Mauricio Pochettino certainly called it when, the day before his side met Barcelona at Wembley, the Tottenham manager admitted he could not find a solution for dealing with Lionel Messi and that he just told his players to relish the experience of facing against arguably football’s greatest-ever player.
“I am not going to try to find a solution,” Pochettino said on Tuesday. “I am going to say to the players: ‘Enjoy playing against Messi.’ This is the type of player that you are going to remember. For your ego, it’s a thing that you are going to tell your kids and grandkids.”
Pochettino’s players will not forget the Barcelona captain in a hurry and neither will the 82,137 fans who saw the 31-year-old deliver a masterclass performance, in which he scored twice and orchestrated so much more to inspire Barcelona’s 4-2 victory over Spurs in Group B of the Champions League.
Messi is on a hot streak in the competition: He hit a hat trick in a 4-0 win against PSV Eindhoven on Matchday 1 and, but for the width of a goal post on two occasions in this game, he would have walked off the pitch with four in London.
Nobody disputes the genius he showed for the first time more than a decade ago and has demonstrated consistently since but, after so long at the top and having played more than 800 games, we have to accept that nights like these, when he illuminated Wembley, might be less frequent.
The double strike against Spurs took his all-time Champions League goal tally to 108 — just 13 behind Cristiano Ronaldo — and he has now scored a remarkable 22 goals in 29 appearances against English clubs.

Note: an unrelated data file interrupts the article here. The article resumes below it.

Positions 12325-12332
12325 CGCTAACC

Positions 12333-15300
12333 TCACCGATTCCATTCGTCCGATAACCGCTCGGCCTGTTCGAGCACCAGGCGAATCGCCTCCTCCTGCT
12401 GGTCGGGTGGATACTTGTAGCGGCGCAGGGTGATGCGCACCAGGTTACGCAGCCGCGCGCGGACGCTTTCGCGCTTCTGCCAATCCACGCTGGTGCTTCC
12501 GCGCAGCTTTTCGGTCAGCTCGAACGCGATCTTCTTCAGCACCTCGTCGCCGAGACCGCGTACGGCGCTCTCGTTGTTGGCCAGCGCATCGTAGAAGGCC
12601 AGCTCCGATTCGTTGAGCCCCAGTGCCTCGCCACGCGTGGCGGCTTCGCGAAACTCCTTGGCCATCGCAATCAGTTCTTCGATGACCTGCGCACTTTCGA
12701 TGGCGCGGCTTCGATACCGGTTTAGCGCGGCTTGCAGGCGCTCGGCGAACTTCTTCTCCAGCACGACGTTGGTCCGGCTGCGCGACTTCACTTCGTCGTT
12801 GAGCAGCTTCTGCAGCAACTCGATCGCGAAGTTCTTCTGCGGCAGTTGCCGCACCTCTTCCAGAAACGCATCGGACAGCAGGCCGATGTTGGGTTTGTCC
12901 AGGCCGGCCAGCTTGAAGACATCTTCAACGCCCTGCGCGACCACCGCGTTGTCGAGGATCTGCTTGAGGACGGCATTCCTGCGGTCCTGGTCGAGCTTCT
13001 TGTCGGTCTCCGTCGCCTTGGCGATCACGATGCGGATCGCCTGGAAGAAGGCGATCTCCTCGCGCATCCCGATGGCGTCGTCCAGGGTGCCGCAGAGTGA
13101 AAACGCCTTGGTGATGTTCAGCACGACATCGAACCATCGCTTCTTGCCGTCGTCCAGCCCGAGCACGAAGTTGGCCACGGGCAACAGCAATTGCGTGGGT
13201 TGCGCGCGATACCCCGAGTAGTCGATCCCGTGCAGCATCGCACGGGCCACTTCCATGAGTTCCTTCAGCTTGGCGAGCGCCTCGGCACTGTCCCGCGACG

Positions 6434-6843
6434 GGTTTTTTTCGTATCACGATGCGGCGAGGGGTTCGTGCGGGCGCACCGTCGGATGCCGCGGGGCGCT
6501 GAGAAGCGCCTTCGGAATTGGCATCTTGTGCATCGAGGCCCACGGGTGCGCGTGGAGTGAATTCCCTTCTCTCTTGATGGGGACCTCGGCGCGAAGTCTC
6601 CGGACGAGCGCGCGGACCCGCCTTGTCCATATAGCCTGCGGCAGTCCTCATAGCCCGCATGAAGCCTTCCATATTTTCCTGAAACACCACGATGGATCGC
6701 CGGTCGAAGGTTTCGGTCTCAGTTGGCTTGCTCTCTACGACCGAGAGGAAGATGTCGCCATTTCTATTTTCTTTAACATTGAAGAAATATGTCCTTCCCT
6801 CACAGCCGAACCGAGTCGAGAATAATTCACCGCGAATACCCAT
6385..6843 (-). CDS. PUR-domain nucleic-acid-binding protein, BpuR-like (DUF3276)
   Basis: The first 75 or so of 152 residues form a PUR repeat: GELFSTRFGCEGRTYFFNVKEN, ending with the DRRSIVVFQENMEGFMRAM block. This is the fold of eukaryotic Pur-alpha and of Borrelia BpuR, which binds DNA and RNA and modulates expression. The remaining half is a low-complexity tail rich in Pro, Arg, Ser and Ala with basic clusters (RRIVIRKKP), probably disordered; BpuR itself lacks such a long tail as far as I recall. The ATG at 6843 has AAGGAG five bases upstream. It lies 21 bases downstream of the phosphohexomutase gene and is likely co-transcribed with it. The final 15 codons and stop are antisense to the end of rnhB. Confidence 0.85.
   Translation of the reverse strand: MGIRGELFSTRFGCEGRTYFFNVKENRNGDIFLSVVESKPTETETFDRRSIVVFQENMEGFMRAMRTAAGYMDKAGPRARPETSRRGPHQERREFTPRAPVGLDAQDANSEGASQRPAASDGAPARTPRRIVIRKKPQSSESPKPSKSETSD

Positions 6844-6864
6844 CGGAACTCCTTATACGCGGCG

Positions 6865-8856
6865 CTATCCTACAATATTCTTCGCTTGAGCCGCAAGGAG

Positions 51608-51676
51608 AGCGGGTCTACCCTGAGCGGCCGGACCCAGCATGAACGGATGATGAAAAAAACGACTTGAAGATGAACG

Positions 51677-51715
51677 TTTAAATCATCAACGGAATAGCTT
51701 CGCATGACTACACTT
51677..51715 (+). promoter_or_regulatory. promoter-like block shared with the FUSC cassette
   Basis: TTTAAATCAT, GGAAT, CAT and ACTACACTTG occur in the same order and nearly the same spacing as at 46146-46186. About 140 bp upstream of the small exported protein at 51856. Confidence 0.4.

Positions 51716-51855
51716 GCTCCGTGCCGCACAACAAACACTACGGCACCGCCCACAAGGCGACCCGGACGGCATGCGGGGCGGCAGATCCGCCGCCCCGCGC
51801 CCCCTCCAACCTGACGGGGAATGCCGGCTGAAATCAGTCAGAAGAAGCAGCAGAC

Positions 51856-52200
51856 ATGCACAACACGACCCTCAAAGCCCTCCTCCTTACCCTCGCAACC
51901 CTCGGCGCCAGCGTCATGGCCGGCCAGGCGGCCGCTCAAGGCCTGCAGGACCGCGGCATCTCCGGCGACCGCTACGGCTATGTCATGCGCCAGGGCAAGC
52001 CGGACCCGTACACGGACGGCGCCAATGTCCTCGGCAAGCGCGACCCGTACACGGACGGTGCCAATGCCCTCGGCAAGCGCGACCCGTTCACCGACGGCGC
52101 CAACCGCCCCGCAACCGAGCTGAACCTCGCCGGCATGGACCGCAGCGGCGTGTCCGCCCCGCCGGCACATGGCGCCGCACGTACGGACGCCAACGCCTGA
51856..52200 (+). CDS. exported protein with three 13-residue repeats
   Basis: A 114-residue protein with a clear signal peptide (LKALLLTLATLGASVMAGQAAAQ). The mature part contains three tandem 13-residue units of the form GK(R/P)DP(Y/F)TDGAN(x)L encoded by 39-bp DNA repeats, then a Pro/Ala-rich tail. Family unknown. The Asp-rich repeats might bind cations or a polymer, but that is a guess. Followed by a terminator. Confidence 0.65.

But even if the bulk of his achievements are already written in the history books, he still possesses the magical ability to appear superhuman on a football pitch.
Do not forget that we are talking about the Champions League — the top level of the club game and arguably higher even than the World Cup in terms of depth of quality — yet Messi made Tottenham look like school kids as he mesmerised Pochettino’s players.
He began his trail of destruction in the second minute with a stunning pass to Jordi Alba that fooled Hugo Lloris and led to Philippe Coutinho scoring Barcelona’s first goal of the night. Twenty-six minutes later, Messi produced another moment of brilliance with a cross to Luis Suarez that preceded the 20-yard strike from Ivan Rakitic, which doubled the Spanish champions’ lead.
Having played the role of provider, Messi upped a gear after half-time and began to embark on the mazy, unstoppable dribbles that have defined his career. Spurs could not get near him and he left the watching crowd gasping twice within the space of five minutes as two almost identical efforts struck the same portion of Lloris’s right-hand post.
“[Messi] was unbelievable,” Spurs full-back Kieran Trippier said. “When he’s in that form, he’s magic to watch.”
However, while those moments encapsulated Messi’s individual brilliance, his ruthless streak was showcased shortly afterward when, with the score 2-1, he finished off a move of beauty to restore Barcelona’s two-goal advantage.
The move began when Coutinho burst down the left before the former Liverpool man pulled the ball back across goal. Suarez looked set to hit it at the near post, but instead produced a perfect dummy that left Messi to guide the ball into the corner of the net from six yards.
It was a straightforward chance in the end, but the crispness of Messi’s finish and the pinpoint placement, beyond Lloris’s grasping arm, was the work of a master craftsman.